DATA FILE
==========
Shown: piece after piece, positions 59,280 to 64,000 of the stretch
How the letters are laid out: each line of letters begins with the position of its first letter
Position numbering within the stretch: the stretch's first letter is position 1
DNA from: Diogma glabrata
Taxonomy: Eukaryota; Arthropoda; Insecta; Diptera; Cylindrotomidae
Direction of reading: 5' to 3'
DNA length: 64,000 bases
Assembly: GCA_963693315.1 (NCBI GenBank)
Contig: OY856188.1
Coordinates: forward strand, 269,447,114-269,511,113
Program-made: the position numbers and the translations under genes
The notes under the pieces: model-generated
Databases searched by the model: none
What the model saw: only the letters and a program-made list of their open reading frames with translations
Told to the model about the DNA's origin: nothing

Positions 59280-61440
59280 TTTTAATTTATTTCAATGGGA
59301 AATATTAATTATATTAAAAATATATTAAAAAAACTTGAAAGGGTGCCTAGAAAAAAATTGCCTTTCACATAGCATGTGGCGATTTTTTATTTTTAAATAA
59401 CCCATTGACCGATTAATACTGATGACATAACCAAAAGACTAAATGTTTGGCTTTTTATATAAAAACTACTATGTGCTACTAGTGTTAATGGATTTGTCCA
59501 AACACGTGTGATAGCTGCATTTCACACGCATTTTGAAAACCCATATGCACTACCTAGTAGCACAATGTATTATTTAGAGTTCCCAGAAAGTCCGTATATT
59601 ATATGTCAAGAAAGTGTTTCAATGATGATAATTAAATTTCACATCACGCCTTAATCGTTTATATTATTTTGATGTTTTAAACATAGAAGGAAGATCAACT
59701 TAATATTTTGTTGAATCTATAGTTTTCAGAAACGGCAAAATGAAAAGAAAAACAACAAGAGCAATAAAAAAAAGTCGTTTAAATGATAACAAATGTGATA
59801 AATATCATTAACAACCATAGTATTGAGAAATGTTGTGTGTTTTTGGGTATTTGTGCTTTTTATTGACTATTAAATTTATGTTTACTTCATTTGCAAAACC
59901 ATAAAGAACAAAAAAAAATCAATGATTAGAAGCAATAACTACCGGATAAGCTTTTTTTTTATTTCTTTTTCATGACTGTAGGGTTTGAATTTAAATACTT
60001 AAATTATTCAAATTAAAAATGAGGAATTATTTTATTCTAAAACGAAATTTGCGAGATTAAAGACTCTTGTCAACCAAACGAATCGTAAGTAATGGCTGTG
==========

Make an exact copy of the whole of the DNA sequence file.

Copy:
Shown: piece after piece, positions 59,280 to 64,000 of the stretch
How the letters are laid out: each line of letters begins with the position of its first letter
Position numbering within the stretch: the stretch's first letter is position 1
DNA from: Diogma glabrata
Taxonomy: Eukaryota; Arthropoda; Insecta; Diptera; Cylindrotomidae
Direction of reading: 5' to 3'
DNA length: 64,000 bases
Assembly: GCA_963693315.1 (NCBI GenBank)
Contig: OY856188.1
Coordinates: forward strand, 269,447,114-269,511,113
Program-made: the position numbers and the translations under genes
The notes under the pieces: model-generated
Databases searched by the model: none
What the model saw: only the letters and a program-made list of their open reading frames with translations
Told to the model about the DNA's origin: nothing

Positions 59280-61440
59280 TTTTAATTTATTTCAATGGGA
59301 AATATTAATTATATTAAAAATATATTAAAAAAACTTGAAAGGGTGCCTAGAAAAAAATTGCCTTTCACATAGCATGTGGCGATTTTTTATTTTTAAATAA
59401 CCCATTGACCGATTAATACTGATGACATAACCAAAAGACTAAATGTTTGGCTTTTTATATAAAAACTACTATGTGCTACTAGTGTTAATGGATTTGTCCA
59501 AACACGTGTGATAGCTGCATTTCACACGCATTTTGAAAACCCATATGCACTACCTAGTAGCACAATGTATTATTTAGAGTTCCCAGAAAGTCCGTATATT
59601 ATATGTCAAGAAAGTGTTTCAATGATGATAATTAAATTTCACATCACGCCTTAATCGTTTATATTATTTTGATGTTTTAAACATAGAAGGAAGATCAACT
59701 TAATATTTTGTTGAATCTATAGTTTTCAGAAACGGCAAAATGAAAAGAAAAACAACAAGAGCAATAAAAAAAAGTCGTTTAAATGATAACAAATGTGATA
59801 AATATCATTAACAACCATAGTATTGAGAAATGTTGTGTGTTTTTGGGTATTTGTGCTTTTTATTGACTATTAAATTTATGTTTACTTCATTTGCAAAACC
59901 ATAAAGAACAAAAAAAAATCAATGATTAGAAGCAATAACTACCGGATAAGCTTTTTTTTTATTTCTTTTTCATGACTGTAGGGTTTGAATTTAAATACTT
60001 AAATTATTCAAATTAAAAATGAGGAATTATTTTATTCTAAAACGAAATTTGCGAGATTAAAGACTCTTGTCAACCAAACGAATCGTAAGTAATGGCTGTG